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But what the hell is package-lock.json?

saurabhdaware profile image Saurabh Daware 🌻 ・Updated on ・3 min read

So yeah I am going to write about probably the most ignored file from our directories package-lock.json !!

package-lock.json is an extremely important file that is there to save you from a lot of boom boom bam bam πŸ”₯ in your repositories.

So before we get into package-lock.json let's talk about semantic versioning and package.json.

1. Semantic Versioning

Semantic versioning or SemVer is the ideal way of versioning packages. They are usually written like 1.4.5 (major.minor.patch)

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1a. Bug fix/patch version

Includes bug fixes/documentation spelling mistakes etc.

1b. Minor version

Includes additions of functions or API which does not break anything from the older versions So anything that runs on v1.1.0 should work on v1.9.0 as well.

1c. Major version

Includes version which breaks stuff. It can include removing APIs or changing names of functions so anything that works on v1.0.0 may not necessarily work on v2.0.0

2. Package.json

package.json is a file that contains information about your project (name, version, etc) and it lists the packages that your project is dependent on.

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So as you can see in the picture above after every dependency listed under package.json there's a number something like ^2.20.0 which is the version of that package but before the version, there is ^. So ^ this little guy can be a total destroyer for your project.

^ sign before the version tells npm that if someone clones the project and runs npm install in the directory then install the latest minor version of the package in his node_modules.

So lets say I am having express with ^2.20.0 in package.json and then express team releases version 2.24.0 and now when someone clone my repo and runs npm install in that directory they will get the version 2.24.0 (You can also put ~ instead of ^ it will update to latest patch version)

However, this can be a huge issue if package developers break any of the functions on the minor version as it can make your application break down.

So npm later released a new file called package-lock.json to avoid such scenarios

3. package-lock.json

package-lock.json meme
package-lock.json will simply avoid this general behavior of installing updated minor version so when someone clones your repo and run npm install in their machine. NPM will look into package-lock.json and install exact versions of the package as the owner has installed so it will ignore the ^ and ~ from package.json.

Also, it contains some other meta information which saves time of fetching that data from npm while you do npm install.

You can refer npm blog for some more information on package-lock.json.

Thank You for reading this!

I hope this was useful πŸŽ‰ :)

EDIT: So while reading the comments I thought I should also explain how package-lock.json changes so here's one of the replies that I wrote that I think everyone should go through

So I created a project named 'project' and did npm install --save vue-extra@1.0.0 and cloned it three times so there's 'projectclone1', 'projectclone2' and 'projectclone3'

projectclone1

In projectclone1 I have same package.json and package-lock.json as the original project (which means I did not change anything manually) and I run npm install so it installed the same version as original that is v1.0.0 of vue-extra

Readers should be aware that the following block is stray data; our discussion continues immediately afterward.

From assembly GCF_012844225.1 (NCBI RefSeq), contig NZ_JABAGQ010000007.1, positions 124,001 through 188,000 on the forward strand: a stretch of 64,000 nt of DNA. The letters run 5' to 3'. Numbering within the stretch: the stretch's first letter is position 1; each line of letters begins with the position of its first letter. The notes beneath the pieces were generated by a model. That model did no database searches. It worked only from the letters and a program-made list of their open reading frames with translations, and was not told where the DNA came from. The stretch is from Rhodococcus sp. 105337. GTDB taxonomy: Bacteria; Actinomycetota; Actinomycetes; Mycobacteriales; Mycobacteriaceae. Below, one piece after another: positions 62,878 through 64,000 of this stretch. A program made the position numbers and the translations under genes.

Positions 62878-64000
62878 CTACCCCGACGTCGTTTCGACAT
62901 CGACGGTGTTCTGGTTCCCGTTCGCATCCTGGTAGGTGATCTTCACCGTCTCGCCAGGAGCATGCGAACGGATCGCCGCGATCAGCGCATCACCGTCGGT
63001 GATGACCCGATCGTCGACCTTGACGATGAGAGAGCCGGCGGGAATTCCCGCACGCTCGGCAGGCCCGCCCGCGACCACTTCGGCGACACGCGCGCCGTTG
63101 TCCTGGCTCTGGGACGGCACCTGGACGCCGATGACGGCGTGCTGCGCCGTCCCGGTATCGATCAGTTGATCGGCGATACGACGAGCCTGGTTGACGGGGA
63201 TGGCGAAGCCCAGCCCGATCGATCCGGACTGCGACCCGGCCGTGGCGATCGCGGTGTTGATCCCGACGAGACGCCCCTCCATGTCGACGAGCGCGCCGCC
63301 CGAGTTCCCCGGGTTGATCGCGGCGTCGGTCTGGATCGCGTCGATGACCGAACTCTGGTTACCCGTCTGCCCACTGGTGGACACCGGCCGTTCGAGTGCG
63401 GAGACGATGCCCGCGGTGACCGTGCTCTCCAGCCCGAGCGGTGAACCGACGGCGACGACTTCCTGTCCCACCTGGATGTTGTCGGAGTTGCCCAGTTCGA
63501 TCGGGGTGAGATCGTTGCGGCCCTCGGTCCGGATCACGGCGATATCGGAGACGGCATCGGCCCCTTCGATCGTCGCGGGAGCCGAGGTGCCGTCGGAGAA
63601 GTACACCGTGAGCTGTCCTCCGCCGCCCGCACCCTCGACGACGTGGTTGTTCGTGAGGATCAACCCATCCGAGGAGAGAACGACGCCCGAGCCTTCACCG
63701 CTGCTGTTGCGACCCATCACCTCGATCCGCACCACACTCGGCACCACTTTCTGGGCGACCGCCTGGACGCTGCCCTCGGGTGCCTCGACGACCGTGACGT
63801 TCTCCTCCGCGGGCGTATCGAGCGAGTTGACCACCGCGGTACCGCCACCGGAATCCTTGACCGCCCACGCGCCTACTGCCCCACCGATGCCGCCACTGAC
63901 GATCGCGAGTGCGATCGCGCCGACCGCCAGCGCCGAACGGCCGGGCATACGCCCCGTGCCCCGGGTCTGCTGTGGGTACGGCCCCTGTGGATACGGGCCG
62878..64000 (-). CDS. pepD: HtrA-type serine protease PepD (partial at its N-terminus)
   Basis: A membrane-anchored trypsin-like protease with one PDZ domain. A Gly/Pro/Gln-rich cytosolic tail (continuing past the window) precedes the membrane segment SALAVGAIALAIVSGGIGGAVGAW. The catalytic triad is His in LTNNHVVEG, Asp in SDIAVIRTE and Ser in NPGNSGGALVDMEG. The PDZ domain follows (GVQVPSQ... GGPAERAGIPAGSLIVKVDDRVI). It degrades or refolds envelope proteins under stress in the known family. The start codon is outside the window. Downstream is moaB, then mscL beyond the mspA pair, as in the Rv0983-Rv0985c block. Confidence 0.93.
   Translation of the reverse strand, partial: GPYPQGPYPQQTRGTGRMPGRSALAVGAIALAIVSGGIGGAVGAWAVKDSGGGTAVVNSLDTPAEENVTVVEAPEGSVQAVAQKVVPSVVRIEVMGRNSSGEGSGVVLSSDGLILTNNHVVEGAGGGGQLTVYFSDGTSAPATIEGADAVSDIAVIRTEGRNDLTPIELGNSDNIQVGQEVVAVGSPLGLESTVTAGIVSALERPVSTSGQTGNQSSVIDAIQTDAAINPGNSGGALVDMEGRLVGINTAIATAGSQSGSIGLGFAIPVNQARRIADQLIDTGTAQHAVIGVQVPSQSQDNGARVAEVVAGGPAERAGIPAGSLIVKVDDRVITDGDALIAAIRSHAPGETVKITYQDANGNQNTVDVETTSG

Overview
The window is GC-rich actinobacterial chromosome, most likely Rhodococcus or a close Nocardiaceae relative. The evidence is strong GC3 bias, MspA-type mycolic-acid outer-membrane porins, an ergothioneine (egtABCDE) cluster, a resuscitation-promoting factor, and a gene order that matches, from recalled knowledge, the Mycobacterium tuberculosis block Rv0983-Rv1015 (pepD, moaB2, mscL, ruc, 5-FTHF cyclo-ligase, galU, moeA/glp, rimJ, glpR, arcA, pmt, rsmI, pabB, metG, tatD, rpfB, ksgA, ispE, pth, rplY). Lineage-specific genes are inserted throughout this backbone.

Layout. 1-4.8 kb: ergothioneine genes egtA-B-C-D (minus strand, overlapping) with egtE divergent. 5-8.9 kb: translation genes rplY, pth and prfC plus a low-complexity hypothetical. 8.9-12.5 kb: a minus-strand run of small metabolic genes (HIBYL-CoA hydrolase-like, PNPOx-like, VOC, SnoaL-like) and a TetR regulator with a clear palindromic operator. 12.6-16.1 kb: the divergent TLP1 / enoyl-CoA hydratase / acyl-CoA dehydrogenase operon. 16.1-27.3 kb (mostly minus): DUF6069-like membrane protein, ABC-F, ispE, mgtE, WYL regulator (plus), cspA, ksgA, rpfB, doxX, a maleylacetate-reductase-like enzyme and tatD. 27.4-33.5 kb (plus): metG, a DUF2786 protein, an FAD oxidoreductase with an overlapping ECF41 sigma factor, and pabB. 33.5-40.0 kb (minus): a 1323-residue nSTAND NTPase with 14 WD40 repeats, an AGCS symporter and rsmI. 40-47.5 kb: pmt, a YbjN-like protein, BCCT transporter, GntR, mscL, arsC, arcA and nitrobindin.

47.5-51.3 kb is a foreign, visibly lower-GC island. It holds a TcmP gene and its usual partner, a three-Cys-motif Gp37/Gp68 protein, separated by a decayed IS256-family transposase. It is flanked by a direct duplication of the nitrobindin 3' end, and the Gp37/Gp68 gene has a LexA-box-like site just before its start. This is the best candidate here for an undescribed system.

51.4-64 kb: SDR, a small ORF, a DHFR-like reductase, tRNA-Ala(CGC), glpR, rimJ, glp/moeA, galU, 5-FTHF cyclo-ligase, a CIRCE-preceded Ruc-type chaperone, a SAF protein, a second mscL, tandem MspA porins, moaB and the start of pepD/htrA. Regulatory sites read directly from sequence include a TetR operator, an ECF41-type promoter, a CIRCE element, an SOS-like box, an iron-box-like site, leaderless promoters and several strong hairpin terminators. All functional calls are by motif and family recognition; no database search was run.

projectclone2

In projectclone2 also I had the same package.json and package-lock.json but here instead of doing npm install I did npm install --save vue-extra which updated the package changing the package.json and package-lock.json so it installed the latest version that is v1.1.4 of vue-extra

projectclone3

In projectclone3 I opened package.json and manually changed vue-extra:"^1.0.0" to "^1.1.4" and did npm install, Here since I updated package.json npm considered package.json as a matter of truth and installed v1.1.4 of vue-extra and it also updated package-lock.json to v1.1.4


So if your package.json is somehow changed or updated and the version in package.json does not match with the version in package-lock.json then it will install the version from package.json and will update the package-lock.json accordingly.

I hope this clears up everything

Thanks for reading and asking this question.

EDIT2 : Quoting from the comment of Kat MarchΓ‘n
(https://dev.to/zkat/comment/epbj) She is the one who wrote npm ci and added package-lock.json to NPM

Hi! I wrote npm ci and I'm also the one who added package-lock.json to NPM back in the day.

The story about package.json vs package-lock.json is tricky: npm install does not ignore package.json versions, nor does it ignore the package-lock.json. What it does is verify that the package.json and package-lock.json correspond to each other. That is, if the semver versions described in package.json fit with the locked versions in package-lock.json, npm install will use the latter completely, just like npm ci would.

Now, ff you change package.json such that the versions in package-lock.json are no longer valid, your npm install will be treated as if you'd done npm install some-pkg@x.y.z, where x.y.z is the new version in the package.json for some-package.

This was done intentionally because, after early feedback in npm@5, we realized that one of the ways people edited their dependencies was by editing package.json directly, and it became a bit of a usability nightmare to treat package-lock.json as canonical in those cases. It was a trade-off between two competing worlds, and the current behavior won out.

This is why npm ci was born: because the behavior for npm install was actually what people wanted, in practice (when they actually ran into the behavior), and npm ci had a nice ring to it anyway (it was eventually backronymed to clean-install for this reason).

Hope this helps! Nice article! πŸ‘πŸΌ



Discussion

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zkat profile image
Kat MarchΓ‘n

Hi! I wrote npm ci and I'm also the one who added package-lock.json to NPM back in the day.